• Diane
      on May 11, 2020

      I love your ideas ! You're like I am ! You see things might have other purposes before tossing them out with the trash ! 😊

  • Kristy Champion
    Kristy Champion
    on Sep 9, 2018

    I'm having this problem now. All these suggestions have been very helpful! I might try the concrete, but that's scary because it would be hard to "undo" if I changed my mind on location. Love the weights idea. Was using a large rock to prop it in direction it falls, but then it just fell in another direction. Seems I'm cursed! :-)

  • Carol Gonzales
    Carol Gonzales
    on Apr 9, 2019

    I’m thinking of buying a couple of resin pots and using cement in the pots to anchor the hooks, I will be able to move the pots where I want, I’m hoping they will be heavy enough that wind won’t blow them over, even thinking of only putting cement in half the pot and soil in the other half but not sure about draining after watering

    • Diane
      on May 11, 2020

      Hi ! I like your bucket idea. I wish I hadn't bought the taller shepherd's hook, if I go that route. I had to take into account it would be at least 10 inches in the ground.

      What material does the bucket have to be ? Is plastic ok ? And how much quikrete do I need ? Is a 10 lb container or bag enough ?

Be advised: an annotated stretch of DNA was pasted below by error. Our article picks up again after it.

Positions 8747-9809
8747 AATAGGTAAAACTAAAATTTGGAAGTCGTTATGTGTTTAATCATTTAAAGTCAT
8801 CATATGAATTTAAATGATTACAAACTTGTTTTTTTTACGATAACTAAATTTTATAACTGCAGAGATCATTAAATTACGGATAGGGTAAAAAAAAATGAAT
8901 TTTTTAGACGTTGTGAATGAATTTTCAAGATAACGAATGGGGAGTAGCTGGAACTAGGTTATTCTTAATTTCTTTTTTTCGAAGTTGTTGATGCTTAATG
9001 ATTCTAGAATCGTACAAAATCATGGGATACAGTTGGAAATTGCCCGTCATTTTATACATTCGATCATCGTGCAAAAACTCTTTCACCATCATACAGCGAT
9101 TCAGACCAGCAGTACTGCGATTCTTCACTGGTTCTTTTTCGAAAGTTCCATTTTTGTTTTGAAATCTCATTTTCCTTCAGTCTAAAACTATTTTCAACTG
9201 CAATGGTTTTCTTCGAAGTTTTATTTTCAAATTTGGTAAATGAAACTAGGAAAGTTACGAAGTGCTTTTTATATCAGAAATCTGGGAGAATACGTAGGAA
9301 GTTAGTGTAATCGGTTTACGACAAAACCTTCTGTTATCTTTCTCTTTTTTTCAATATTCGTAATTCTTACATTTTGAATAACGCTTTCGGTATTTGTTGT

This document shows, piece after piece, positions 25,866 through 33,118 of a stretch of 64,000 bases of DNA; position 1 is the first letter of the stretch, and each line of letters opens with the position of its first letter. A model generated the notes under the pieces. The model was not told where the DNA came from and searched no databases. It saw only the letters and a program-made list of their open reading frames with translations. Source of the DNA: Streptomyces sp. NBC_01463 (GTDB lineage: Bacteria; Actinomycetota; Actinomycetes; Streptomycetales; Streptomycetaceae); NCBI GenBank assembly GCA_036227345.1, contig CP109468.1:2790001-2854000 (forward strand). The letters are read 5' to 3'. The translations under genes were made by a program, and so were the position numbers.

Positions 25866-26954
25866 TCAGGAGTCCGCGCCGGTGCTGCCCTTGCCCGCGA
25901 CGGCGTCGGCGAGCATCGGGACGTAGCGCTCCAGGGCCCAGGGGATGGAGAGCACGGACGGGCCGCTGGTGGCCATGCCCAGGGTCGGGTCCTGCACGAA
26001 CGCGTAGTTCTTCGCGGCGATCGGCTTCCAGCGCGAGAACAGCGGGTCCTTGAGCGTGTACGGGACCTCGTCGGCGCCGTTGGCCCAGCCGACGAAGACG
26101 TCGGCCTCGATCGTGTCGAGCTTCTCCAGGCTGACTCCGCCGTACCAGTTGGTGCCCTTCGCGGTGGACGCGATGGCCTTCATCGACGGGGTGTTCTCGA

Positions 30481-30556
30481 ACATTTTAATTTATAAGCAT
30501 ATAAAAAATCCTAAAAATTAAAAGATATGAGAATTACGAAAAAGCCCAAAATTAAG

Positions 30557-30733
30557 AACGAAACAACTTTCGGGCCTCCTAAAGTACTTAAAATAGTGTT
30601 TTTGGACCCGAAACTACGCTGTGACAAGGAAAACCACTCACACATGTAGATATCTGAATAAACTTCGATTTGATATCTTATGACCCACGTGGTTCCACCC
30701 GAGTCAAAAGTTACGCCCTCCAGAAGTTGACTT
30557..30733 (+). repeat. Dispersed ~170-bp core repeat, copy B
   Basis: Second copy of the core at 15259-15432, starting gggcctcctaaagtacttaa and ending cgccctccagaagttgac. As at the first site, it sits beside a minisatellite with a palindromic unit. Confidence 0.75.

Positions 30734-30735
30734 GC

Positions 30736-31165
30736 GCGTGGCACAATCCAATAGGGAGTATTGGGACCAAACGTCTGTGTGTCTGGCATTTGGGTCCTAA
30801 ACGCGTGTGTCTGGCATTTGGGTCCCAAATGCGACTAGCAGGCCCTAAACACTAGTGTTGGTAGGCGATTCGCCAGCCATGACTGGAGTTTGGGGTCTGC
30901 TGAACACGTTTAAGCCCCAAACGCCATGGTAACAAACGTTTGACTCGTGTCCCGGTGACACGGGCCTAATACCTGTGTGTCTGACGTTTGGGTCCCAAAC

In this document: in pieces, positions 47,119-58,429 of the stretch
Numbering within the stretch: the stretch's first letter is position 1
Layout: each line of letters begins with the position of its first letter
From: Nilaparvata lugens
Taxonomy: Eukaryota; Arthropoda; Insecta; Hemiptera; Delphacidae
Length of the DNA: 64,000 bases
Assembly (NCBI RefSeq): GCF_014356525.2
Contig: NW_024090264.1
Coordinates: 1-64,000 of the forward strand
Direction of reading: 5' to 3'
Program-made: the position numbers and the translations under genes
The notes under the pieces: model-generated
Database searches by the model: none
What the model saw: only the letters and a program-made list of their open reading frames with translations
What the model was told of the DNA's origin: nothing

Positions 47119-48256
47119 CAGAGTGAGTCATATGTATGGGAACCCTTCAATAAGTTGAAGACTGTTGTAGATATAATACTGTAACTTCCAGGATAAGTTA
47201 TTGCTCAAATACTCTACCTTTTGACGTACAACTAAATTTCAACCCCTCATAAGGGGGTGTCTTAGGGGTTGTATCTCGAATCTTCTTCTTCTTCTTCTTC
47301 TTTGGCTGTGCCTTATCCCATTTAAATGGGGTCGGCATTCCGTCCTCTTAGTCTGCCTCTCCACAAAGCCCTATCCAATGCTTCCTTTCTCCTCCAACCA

Thanks ahead of time ! I realize this is about a year old. And those were more carefree days then, without the virus, etc. 😌

  • Beth
    on May 4, 2019

    Sue, you can stick your shephard's hook in a small bucket of quikrete and then plant the bucket. The combination of the quikrete and its being planted will keep it upright, and it won't be that much trouble to dig it up and move it should you choose to do so.

    • Beth
      on Jul 19, 2020

      Missy, you must be in the South! Here in Alabama, it is all clay, all the time, so I feel your pain!  I think you just need to water your soil a lot where you want to plant your concrete bucket, and that will soften the clay soil up enough to dig your hole. Good luck!

  • James Brewer
    James Brewer
    on Jun 23, 2019

    I drove 2 2x2 stakes, one on either side of the mast of the shepherd's hook, and then used heavy duty zip ties to keep it all in line. It has been like that for several years and not fallen over again.

  • Clara
    on Jun 27, 2020

    I was thinking to secure the shepherds hook to the railing post of my balcony. What can I use?

  • Scott A Taylor
    Scott A Taylor
    on Feb 12, 2021

    Check out the the non leaning shepherd hook made by Hang Tuff. These wont lean.

  • Place a piece of pipe deep in the ground and place the hook down in it for support

Your comment...